The nursing profession is multifaceted. Many different types of nurses exist, from certified nursing assistants (CNAs) to registered nurses (RNs) to various kinds of advanced practice registered nurses (APRNs) and nurse leaders. Each position comes with a unique set of responsibilities and a distinguished role in providing patient care. While their day-to-day job descriptions may vary by role, all nurses should have some core competencies. To succeed as a nurse, you must be ready to administer patient care, educate patients on health and well-being, and provide emotional support for patients and family members, along with other tasks. These nursing skills are crucial for anyone in this important field.
1. Communication skills
No matter which type of nursing role you wind up in, communication will be a critical part of your job.
Nurses often explain treatment plans to their patients and answer any questions that may arise. Good nurses are able to clearly and accurately convey medical information even to patients whose knowledge of medicine is quite limited. Additionally, nurses may sometimes have to deliver difficult news to patients and family members; doing so requires an ability to communicate clearly but also compassionately. Good nurses should know how to communicate with their words and also have a command of body language and other forms of nonverbal communication.
Nurses often work in collaboration with doctors and technicians, meaning they must also be ready to quickly and precisely communicate patient concerns or pain points.
2. Critical thinking
A patient’s situation may change at any moment, requiring nurses to think on their feet, determine possible complicating factors, and decide how best to continue administering patient care.
The ability to assess new or unexpected developments with sound critical thinking is a must, both when providing care and diagnosing patients. APRNs and nurse practitioners can play an essential role in assessing patients, interpreting test results, and determining a diagnosis, all of which require critical thinking abilities.
3. Patient assessment
No matter which level of the nursing profession you’re in, it’s necessary to have some basic knowledge of assessing patient conditions and determining whether your patient needs emergency care. Specifically, nurses should be well versed in technical skills, such as monitoring vital signs, checking pulse, and listening for indications of labored breathing.
Nurses should also be able to identify and assist with conditions and symptoms that are sometimes complex. The ability to assess urgent problems and find the best course of action can save lives.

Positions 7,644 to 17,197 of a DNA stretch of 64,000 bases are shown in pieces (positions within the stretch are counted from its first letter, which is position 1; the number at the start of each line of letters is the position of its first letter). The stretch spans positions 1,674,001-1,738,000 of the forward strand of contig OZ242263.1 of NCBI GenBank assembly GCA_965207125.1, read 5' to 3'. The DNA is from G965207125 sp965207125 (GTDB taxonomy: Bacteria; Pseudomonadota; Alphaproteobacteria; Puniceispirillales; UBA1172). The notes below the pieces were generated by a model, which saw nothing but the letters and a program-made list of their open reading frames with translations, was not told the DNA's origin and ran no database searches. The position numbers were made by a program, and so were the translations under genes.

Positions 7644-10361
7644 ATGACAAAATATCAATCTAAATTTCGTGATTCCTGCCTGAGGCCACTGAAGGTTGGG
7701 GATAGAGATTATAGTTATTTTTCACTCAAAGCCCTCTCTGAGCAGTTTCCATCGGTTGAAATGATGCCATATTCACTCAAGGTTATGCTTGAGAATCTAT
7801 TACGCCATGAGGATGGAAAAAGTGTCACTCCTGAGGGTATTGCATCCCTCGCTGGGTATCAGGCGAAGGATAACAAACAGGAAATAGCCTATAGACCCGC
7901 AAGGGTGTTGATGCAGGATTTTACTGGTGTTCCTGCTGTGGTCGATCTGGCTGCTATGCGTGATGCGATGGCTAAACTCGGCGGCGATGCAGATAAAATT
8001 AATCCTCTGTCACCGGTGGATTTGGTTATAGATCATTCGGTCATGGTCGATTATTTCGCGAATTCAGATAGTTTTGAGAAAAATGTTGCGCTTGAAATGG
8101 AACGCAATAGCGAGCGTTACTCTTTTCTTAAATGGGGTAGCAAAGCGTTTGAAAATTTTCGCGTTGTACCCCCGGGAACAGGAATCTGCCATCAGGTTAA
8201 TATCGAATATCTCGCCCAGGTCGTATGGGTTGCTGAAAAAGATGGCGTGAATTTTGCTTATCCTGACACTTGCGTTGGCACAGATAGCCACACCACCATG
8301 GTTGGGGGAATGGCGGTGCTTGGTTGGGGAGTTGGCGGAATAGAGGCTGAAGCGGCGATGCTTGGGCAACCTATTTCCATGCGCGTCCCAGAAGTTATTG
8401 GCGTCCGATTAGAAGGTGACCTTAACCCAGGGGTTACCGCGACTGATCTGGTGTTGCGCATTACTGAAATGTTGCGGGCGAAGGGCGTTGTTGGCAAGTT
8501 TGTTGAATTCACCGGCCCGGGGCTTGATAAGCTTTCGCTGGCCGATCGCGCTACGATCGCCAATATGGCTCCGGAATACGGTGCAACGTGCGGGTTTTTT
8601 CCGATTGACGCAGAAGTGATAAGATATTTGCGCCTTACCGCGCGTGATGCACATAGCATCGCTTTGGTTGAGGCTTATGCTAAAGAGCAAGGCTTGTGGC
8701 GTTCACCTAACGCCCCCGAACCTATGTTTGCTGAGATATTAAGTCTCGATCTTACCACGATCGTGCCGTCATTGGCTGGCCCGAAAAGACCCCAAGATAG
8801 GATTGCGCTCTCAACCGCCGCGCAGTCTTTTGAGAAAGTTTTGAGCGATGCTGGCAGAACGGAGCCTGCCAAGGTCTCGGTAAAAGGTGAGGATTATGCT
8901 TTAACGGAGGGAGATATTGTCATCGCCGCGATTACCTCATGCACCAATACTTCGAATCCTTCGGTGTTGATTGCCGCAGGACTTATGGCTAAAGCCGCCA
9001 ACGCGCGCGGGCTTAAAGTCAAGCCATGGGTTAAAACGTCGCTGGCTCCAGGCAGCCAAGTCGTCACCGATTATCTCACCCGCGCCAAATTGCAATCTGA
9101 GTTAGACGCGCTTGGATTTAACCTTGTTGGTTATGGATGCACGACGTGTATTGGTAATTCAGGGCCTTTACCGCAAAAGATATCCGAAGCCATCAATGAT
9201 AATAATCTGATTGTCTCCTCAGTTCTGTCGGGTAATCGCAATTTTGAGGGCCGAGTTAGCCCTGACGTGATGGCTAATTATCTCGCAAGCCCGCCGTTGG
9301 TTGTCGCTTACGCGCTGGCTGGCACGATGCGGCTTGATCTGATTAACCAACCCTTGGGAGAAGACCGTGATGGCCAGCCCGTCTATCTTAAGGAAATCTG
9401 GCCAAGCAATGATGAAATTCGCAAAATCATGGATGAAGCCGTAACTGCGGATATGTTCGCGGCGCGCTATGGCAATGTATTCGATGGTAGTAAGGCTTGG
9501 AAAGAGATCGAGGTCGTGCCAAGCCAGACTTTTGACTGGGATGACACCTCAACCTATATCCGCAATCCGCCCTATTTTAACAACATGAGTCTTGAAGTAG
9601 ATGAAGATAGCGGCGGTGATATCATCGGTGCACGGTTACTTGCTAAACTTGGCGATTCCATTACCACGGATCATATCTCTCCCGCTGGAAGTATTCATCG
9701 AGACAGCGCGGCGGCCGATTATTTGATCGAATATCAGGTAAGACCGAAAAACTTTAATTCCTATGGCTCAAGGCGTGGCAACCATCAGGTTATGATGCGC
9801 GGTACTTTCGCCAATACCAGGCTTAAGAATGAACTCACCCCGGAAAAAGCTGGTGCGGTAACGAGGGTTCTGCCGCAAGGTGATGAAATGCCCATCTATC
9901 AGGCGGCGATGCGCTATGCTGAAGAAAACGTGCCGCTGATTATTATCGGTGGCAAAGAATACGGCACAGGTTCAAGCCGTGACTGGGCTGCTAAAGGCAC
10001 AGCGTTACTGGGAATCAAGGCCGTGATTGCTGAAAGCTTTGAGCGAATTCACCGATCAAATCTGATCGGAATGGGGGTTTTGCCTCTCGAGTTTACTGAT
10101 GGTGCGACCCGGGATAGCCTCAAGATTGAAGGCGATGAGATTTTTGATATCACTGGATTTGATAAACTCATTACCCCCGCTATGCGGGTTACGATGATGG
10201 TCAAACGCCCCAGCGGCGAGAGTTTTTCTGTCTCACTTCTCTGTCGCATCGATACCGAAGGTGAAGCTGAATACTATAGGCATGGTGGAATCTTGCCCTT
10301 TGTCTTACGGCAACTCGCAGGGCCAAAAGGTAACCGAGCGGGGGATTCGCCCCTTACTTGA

As a nurse, you may encounter situations in which patients and their families are overcome with anxiety or grief. While these interactions are often difficult, everyone deserves compassionate care. Great nurses are able to maintain their patience and empathy, especially during unpleasant circumstances. This could mean communicating graciously, building rapport with patients, and ensuring that patients feel comfortable and secure, no matter the situation.
5. Urgent care
Nurses should be well versed in providing basic urgent care. No matter which nursing role you occupy, you may see patients who are experiencing life-threatening conditions such as cardiac arrest, catastrophic bleeding, or an airway obstruction. Therefore, it’s necessary for nurses to be proficient in skills such as wound care and cardiopulmonary resuscitation (CPR). Additionally, you may be required to triage patients as they come into the emergency room, ensuring that they’re directed toward the right department and the appropriate level of care.
6. Physical endurance
As a nurse, you’ll likely need to work long shifts and may be on your feet for many hours at a time. While on the clock, you may also need to fulfill some strenuous tasks, such as moving patients or heavy equipment
Physical strength and stamina are essential for success and avoiding injuries. Nurses who aren’t in good physical health may be prone to injury or physical exhaustion. They may also simply find that they’re not in the right condition to provide optimal patient care.
7. Technology skills
The world of health care is increasingly reliant on advanced software, including applications used to manage electronic health records (EHRs). Nurses are often called upon to access, transfer, or update patient files according to new appointments, treatments, diagnoses, or clinical outcomes. Technologies ranging from health monitoring systems to portable medical devices are constantly advancing, and learning new technologies is required for nurses to provide optimal care.
Develop core nursing skills
To thrive in the nursing profession and have a positive impact on your patients, it’s crucial to hone the right nursing skills. One way to develop those core competencies is to enroll in a nursing education program that will prepare you for real-world practice — whether that means obtaining a Bachelor of Science in Nursing (BSN), a Master of Science in Nursing (MSN), or even a Doctor of Nursing Practice (DNP). Explore our recommendation engine for some of the available nursing programs that can help you build these skills.